Does flexibility influence the ability to sit and rise from the floor?

Am J Phys Med Rehabil. 2013 Mar;92(3):241-7. doi: 10.1097/PHM.0b013e3182744203.


Objective: The purpose of this study was to establish whether flexibility influences the ability to sit and rise from the floor.

Design: Subjects aged 6-92 yrs (n = 3927 [2645 men]) performed the Sitting-Rising Test (SRT) and the Flexitest on the same laboratory visit. The SRT evaluates components of musculoskeletal function by assessing the subject's ability to sit and rise from the floor, which was scored from 0 to 5, with 1 point being subtracted from 5 for each support used (hand/knee). The subject's final SRT score, varying from 0 to 10, was obtained by adding the sitting and rising scores. The Flexitest evaluates the maximum passive range of motion of 20 body joint movements. For each one of the movements, there are five possible scores, 0-4, in a crescent mobility order. Adding the results of the 20 movements provides an overall flexibility score called the Flexindex (FLX).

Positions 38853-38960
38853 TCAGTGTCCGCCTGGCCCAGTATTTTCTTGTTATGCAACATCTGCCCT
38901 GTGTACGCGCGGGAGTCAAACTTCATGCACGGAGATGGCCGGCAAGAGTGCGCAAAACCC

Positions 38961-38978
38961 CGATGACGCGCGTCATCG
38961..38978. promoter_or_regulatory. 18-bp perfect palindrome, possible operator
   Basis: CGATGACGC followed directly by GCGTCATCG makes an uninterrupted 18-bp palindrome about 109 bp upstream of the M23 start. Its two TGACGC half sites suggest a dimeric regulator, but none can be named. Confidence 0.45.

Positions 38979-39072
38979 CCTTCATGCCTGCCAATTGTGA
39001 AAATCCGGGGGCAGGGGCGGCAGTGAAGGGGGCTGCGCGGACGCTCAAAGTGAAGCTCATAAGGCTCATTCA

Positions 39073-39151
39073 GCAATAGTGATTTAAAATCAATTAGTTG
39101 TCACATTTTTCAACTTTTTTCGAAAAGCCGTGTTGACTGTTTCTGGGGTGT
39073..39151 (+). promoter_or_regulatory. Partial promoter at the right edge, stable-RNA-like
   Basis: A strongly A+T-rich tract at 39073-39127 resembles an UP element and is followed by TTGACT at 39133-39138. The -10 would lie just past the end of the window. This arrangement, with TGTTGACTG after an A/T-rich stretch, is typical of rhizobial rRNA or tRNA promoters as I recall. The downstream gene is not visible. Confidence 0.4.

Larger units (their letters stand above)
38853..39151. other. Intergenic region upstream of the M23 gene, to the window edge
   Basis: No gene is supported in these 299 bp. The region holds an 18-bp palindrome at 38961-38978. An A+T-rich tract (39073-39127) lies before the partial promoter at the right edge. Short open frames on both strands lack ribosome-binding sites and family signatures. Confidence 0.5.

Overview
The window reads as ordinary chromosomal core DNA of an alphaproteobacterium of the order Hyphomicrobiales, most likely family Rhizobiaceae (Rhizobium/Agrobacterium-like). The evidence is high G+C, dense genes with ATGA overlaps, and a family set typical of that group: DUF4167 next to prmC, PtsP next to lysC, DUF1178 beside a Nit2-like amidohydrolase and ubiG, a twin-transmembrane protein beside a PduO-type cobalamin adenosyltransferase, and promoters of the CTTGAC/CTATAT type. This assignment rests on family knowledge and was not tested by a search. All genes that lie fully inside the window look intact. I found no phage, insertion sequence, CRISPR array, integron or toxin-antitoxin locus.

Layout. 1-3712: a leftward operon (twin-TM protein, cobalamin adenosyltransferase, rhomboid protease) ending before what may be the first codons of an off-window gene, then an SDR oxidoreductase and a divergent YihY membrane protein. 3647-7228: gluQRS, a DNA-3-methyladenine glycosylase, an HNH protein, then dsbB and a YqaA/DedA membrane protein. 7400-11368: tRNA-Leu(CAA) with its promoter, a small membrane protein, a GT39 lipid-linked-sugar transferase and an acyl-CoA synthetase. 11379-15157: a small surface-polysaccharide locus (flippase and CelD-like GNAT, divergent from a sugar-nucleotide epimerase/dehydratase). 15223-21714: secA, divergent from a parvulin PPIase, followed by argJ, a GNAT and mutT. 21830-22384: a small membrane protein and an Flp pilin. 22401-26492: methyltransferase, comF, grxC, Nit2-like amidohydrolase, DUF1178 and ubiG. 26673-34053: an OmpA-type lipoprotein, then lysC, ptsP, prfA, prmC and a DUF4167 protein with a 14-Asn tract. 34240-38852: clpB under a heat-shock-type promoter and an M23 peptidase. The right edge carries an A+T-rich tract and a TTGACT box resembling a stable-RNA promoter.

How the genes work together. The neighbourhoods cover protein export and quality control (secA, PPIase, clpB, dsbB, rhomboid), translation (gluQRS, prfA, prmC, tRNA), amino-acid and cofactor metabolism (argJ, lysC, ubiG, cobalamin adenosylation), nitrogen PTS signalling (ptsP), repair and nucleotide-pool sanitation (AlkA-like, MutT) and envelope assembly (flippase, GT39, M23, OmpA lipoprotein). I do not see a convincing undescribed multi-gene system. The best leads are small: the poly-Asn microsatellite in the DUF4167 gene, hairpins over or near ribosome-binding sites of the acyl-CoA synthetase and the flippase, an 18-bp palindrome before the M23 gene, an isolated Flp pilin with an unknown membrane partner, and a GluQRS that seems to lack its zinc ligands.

Results: The SRT score differed when the Flexindex results were stratified into quartiles: 6-26, 27-35, 36-44, and 45-77 (P < 0.001). The SRT and Flexindex scores were moderately and positively associated (r = 0.296; P < 0.001). In addition, the subjects with an SRT score of 0 are less flexible for all 20 Flexitest movements than those scoring 10 are.

Conclusions: Although seemingly simple tasks, the actions of sitting and rising from the floor are also partially dependent on flexibility in male and female subjects of a wide age range. Future studies should explore the potential benefit of regular flexibility exercises for these actions.

Publication types

  • Research Support, Non-U.S. Gov't

MeSH terms

  • Adolescent
  • Adult
  • Age Factors
  • Aged
  • Aged, 80 and over
  • Body Height / physiology
  • Body Weight / physiology
  • Child
  • Female
  • Humans
  • Male
  • Middle Aged
  • Movement / physiology*
  • Physical Fitness / physiology
  • Range of Motion, Articular / physiology*
  • Retrospective Studies
  • Young Adult